The dust may have settled on Scotland’s independence battle, but its destabilising nature offers a key lesson to Australia’s financial system. Robin Christie reports.
Speaking at this year’s AB+F Chief Risk Officer Panel Discussion
in Sydney, sponsored by SAS and hosted by SAS director, financial services, Paul Franks, Macquarie Group chief risk officer Stephen Allen pointed to the Scottish referendum as a timely reminder that financial institutions don’t have to stick around when the going gets tough. “Lloyds, RBS and Clydesdale have all come out and said that if the Scots leave they’re going to move their head offices,” he said at the pre-referendum event. “Financial institutions can move, we all know that. We want to do things to make Australia a strong place to run a global business.” The message was loud and clear: Australia is a growing financial services hub, but it must foster a competitive environment to ensure financial institutions don’t move elsewhere. To that end, he urged the financial system inquiry to focus on ensuring Australia competes on the global stage. But a competitive environment that becomes too intense can have risky effects on human behaviour, explained Bank of Queensland chief risk officer Peter Deans.
In the retail space, for example, which Deans believes is as competitive as it’s been for 10 years, he noted that the “trench warfare” that’s taking place over every loan is something to keep an eye on. “I think you start to get some of the behaviours – and I won’t single out whether it’s mobile bankers, or mortgage brokers, or perhaps even corporate employees – they start to think about crossing lines from the reputation perspective and responsible lending perspective,” he said. Picking up on this theme, CUA chief risk officer Scott North added that a strong organisational risk culture is key. “How can we ensure we’ve got the right behaviours, the right culture all the way through the organisation?” he asked. Human beings make mistakes, and for North it’s really important to use these incidents to reinforce the more desirable behaviours. Educating employees who are on the ground of their own risk management duties is also vital.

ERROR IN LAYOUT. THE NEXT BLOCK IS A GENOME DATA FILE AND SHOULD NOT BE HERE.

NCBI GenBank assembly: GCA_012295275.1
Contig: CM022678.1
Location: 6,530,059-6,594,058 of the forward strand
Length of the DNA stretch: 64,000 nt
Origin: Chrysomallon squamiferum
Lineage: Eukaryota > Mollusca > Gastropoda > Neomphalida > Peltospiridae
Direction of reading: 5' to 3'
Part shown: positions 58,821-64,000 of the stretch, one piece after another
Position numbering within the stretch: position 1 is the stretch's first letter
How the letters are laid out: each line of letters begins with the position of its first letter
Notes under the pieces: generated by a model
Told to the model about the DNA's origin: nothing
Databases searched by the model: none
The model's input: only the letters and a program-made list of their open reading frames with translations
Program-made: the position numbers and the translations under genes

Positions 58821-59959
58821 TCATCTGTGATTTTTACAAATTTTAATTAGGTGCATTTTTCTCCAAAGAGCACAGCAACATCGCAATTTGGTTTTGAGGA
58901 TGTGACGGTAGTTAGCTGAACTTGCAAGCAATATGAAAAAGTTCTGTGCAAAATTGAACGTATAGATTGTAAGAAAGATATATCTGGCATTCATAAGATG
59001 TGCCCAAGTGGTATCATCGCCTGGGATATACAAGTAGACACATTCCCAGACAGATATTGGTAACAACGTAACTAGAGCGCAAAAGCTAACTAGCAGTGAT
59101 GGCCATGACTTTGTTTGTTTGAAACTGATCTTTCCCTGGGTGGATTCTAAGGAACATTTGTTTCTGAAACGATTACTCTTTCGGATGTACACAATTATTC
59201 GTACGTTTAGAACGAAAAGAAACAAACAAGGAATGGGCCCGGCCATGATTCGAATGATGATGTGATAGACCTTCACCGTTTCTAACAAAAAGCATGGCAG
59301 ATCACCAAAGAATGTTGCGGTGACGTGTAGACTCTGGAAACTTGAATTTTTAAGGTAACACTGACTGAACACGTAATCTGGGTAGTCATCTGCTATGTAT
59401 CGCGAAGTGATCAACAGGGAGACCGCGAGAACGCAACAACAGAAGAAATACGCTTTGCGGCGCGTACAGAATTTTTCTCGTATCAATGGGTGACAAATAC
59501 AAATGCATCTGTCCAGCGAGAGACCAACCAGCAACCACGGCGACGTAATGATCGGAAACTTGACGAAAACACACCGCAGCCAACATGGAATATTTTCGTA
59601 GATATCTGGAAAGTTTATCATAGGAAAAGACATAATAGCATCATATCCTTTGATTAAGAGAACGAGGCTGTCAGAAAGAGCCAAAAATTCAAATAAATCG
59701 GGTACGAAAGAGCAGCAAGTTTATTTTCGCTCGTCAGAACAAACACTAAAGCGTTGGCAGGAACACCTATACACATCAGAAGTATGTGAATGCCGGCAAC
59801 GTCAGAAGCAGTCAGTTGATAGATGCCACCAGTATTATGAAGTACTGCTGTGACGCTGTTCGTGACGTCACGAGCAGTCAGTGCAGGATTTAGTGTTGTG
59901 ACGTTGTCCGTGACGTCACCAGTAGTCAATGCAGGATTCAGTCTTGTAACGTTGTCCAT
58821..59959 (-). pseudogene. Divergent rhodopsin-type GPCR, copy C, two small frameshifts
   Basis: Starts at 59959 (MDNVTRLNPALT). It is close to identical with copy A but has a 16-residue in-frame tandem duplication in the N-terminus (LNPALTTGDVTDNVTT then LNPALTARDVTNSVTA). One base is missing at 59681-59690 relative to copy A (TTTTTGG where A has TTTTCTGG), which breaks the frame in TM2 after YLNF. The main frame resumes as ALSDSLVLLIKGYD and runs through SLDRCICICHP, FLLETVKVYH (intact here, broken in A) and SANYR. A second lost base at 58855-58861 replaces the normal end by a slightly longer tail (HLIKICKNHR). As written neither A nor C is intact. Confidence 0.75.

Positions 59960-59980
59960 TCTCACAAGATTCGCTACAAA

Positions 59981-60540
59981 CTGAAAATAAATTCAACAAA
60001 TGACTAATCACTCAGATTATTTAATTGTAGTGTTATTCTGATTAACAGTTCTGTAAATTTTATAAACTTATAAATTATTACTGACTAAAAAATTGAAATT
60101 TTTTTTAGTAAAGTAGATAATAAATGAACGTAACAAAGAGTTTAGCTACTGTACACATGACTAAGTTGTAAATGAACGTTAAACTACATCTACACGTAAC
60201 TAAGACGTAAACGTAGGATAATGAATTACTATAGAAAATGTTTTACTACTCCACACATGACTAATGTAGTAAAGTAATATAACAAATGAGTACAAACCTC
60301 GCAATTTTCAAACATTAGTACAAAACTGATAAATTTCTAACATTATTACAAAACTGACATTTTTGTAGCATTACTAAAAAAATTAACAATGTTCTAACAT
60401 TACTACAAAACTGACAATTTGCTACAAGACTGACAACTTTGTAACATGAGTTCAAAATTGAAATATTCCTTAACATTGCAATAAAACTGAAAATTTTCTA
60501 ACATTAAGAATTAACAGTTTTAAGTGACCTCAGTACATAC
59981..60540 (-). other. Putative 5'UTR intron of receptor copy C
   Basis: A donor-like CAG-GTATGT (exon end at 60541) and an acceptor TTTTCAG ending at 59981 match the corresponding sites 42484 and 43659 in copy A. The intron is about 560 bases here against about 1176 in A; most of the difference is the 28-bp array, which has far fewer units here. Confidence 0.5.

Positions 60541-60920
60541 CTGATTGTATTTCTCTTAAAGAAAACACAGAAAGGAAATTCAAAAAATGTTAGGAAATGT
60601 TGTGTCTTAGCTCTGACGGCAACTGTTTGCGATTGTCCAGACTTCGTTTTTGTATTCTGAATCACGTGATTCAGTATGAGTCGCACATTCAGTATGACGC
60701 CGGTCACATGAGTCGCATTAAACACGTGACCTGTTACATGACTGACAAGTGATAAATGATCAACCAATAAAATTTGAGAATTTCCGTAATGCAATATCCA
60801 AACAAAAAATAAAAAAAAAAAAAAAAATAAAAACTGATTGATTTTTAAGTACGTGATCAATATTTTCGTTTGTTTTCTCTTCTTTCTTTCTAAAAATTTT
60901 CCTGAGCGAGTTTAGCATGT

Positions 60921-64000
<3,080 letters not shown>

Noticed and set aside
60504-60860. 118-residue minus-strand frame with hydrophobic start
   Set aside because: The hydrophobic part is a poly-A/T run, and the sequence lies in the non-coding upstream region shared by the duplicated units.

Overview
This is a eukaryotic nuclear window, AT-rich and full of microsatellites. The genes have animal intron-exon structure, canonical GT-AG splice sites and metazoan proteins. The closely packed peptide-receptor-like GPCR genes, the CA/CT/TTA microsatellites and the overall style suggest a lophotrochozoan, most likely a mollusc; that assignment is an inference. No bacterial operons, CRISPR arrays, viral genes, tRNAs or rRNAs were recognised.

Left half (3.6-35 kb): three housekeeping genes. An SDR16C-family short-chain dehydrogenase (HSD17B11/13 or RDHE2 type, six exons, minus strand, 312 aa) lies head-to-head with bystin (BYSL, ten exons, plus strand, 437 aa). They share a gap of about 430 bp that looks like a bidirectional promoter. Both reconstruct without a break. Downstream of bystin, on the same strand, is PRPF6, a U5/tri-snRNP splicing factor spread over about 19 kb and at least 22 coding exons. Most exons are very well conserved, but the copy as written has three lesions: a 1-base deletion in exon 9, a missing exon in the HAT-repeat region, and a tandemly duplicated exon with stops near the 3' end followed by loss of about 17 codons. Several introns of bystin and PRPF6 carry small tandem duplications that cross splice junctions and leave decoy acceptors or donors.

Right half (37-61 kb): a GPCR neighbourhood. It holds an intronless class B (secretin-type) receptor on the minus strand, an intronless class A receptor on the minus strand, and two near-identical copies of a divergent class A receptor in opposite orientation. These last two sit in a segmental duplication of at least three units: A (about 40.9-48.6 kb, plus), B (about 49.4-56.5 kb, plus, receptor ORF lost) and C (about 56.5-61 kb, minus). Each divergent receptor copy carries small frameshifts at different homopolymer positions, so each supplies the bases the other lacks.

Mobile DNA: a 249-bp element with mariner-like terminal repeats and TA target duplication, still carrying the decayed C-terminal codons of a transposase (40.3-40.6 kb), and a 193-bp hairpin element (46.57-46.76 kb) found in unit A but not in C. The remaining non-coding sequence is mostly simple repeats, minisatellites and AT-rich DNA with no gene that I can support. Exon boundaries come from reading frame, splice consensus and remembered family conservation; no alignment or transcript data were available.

With cloud computing becoming a part of daily life for consumers and financial institutions alike, data sovereignty was another point of discussion. For Deans, simply keeping up with the changing risks that new technologies create is a major challenge. “If you go back 10 years ago everyone just had core banking systems all hosted in one spot,” he said. “But now, whether it’s operating in different countries or even within one country, there are just so many different variations on what you can do.”In terms of managing data sovereignty, he suggested that best practice involves making sure that data is stored onshore. He recommended conducting a cloud audit to find out which sectors of the business use cloud solutions, what software they’re using, and where the data is stored. “The cloud is on the ground somewhere, you just need to go and find where that is,” he said. Based on his experience with CUA’s recent core system change, North added that adopting new technologies isn’t just about managing technological risks, it’s also about managing people. And embedding risk management into the change process is crucial. “We actually got someone dedicated to ‘risk in change’,” he said, noting that part of their role was to identify risks that were “going to end up on the laps of people the day it went live”.
For Allen, who’s playing a role in the early stages of Macquarie’s core banking replacement, satisfying each stakeholder is a big challenge. “You’ve got people in your organisation who you’ve got to get on the same page,” he said. “But then you’ve got to go to regulators around the world.” With physical and cloud-based operations coming under various different jurisdictions, there are numerous regulations the project needs to align with. And that’s before privacy laws come into play. “In the US, you have regulations that are 10 years old, but the IT world’s moved faster than that, so then even to interpret what they mean is a challenge,” he said.